A perhaps appropriate analogy just came to my mind.

When I was in college, one of the best courses that I took was regional geology. After a spring semester of background study & prep, each summer a group of about 15 students, a TA, & a professor would go to a region to study it's geology for about three weeks--the PNW, Colorado, etc. In my case it was Newfoundland.

One day, about halfway through the trip, the prof dropped us off at the trailhead, giving us rudimentary directions: "Follow the (not-so-well-if-marked-at-all) trail to the top, I'll see you back here at __ p.m." We all had hiked before, though our experience level varied, and had done at least one group day-hike already that trip.

Two of us got ahead of the main group, and at one point, I decided to try a short-cut to the plateau. The two of us agreed to meet at a certain spot that we could see. I started to climb and soon was ascending a steep scree slope covered with relatively unstable boulders. When I got to the base of the chute that I had planned to climb, I soon realized that it much sketchier than it had appeared from below. Think of a steep chute in the Presidentials or wherever, but instead of nice snow filling it, large, angular rocks that shifted and tumbled with each step.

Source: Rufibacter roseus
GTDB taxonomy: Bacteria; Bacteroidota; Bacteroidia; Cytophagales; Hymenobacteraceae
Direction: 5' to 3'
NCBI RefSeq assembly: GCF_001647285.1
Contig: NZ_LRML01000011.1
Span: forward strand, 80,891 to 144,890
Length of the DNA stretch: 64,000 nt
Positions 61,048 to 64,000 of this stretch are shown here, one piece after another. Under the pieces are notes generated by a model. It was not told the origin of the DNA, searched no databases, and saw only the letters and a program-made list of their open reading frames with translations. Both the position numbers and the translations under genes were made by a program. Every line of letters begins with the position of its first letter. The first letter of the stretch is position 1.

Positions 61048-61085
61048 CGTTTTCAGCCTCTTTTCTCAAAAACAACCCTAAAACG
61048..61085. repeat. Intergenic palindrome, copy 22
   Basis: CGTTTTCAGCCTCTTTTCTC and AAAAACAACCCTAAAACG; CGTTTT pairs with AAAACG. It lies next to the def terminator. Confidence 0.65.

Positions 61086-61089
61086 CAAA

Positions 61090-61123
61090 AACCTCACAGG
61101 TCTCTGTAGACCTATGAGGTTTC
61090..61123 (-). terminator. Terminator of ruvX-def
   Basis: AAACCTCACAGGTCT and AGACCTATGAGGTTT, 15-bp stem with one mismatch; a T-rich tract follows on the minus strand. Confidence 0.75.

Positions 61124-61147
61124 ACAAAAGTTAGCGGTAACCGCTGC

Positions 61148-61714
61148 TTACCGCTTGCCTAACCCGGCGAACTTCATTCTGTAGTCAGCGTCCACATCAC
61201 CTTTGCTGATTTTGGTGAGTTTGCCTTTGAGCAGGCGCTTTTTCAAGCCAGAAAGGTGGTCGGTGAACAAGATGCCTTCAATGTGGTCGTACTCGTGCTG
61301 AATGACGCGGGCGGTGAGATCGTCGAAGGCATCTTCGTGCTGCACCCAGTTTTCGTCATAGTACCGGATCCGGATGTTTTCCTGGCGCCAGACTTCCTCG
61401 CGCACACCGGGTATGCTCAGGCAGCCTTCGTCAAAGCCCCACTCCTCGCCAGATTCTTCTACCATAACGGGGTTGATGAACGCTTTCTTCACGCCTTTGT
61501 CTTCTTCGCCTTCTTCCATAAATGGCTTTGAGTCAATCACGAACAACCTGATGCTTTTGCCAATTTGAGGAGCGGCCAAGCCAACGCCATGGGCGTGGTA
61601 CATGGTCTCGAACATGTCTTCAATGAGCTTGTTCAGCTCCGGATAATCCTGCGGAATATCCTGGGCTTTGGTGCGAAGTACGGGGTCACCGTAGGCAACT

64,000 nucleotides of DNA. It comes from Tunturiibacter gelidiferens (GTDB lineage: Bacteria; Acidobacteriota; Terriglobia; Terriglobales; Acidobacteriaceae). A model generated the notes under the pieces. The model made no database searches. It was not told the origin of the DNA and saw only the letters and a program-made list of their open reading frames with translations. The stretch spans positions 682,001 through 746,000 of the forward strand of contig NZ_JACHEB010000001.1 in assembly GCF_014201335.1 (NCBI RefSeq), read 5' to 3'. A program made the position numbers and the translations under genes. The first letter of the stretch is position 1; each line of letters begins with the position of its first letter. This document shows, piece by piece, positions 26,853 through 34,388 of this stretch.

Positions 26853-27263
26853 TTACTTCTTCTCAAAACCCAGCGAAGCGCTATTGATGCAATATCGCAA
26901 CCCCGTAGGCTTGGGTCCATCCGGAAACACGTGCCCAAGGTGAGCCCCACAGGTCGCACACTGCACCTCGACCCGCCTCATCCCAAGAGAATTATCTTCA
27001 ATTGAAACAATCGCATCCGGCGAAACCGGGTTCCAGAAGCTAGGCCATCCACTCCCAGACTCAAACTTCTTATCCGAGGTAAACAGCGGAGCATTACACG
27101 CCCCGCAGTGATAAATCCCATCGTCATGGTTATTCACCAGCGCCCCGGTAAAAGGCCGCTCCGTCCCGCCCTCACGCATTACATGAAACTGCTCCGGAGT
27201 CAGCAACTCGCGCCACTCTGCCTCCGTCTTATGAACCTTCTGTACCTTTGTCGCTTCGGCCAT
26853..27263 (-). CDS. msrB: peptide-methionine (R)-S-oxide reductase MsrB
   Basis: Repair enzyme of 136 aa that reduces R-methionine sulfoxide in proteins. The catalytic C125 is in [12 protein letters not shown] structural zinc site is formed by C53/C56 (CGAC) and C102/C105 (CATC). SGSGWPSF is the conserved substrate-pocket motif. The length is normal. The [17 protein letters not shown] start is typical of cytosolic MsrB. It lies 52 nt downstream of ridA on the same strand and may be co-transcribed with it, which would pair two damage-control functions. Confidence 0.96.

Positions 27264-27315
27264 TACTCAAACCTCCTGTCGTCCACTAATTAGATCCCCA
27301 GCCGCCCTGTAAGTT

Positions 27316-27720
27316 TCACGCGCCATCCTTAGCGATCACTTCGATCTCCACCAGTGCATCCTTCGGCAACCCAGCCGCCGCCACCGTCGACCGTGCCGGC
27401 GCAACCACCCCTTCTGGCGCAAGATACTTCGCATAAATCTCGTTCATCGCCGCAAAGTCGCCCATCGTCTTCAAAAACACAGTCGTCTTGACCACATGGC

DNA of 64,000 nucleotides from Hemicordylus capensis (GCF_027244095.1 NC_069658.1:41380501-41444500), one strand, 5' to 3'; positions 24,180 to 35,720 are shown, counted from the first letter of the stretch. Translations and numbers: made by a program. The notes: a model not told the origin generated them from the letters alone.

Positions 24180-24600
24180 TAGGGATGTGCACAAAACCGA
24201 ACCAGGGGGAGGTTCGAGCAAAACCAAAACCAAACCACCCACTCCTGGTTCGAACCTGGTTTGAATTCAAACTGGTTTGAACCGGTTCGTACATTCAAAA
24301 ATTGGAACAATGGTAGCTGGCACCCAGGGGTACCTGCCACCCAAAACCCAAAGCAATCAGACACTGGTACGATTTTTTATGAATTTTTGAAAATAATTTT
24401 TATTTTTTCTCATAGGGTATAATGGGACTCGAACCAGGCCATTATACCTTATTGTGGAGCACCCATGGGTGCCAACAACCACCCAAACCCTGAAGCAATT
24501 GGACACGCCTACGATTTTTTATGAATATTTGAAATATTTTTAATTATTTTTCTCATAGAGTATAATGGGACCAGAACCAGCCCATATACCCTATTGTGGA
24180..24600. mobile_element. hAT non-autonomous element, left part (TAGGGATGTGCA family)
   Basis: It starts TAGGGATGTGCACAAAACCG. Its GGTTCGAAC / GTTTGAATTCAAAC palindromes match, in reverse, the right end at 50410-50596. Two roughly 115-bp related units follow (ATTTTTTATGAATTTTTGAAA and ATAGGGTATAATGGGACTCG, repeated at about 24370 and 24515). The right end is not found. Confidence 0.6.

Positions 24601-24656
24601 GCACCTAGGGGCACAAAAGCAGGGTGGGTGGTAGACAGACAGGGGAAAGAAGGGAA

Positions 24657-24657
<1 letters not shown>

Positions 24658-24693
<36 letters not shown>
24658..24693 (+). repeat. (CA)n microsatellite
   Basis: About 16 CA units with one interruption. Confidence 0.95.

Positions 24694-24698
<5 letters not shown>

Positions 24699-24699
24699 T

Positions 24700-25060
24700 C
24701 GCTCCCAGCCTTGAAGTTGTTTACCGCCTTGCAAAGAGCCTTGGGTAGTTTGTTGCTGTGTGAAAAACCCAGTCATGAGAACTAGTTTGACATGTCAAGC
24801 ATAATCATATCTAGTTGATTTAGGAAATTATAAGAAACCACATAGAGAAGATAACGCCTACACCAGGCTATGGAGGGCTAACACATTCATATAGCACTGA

I skirted along the base of a cliff, still walking on unstable scree to the base of another chute & it was no better, so I decided to bail. Movement was slow, I knew that I'd never catch up to the rest of the group, so I decided to head back to the trailhead. After carefully descending the unstable slope, I then bushwhacked through some of the densest growth yet encountered, unable to see the ground beneath me or more than a foot or two ahead. Eventually, face, arms, & legs looking like they'd encountered a herd of rabid stray cats, I reached the trail and returned to wait for the others.

After several hours, the prof. showed up. He was somewhat alarmed to see just me. I relayed my adventure, and I could tell that he was upset--with me & with himself--& concerned about the rest of the group. Eventually they arrived, but past the agreed upon time. They'd had adventures of their own, and it turned out that in addition to encountering difficult terrain, some were not prepared for the difficulty of the hike nor the cold wind atop the plateau. It all ended without incident, but it easily could have turned out differently. We did not do another group hike that trip without the professor.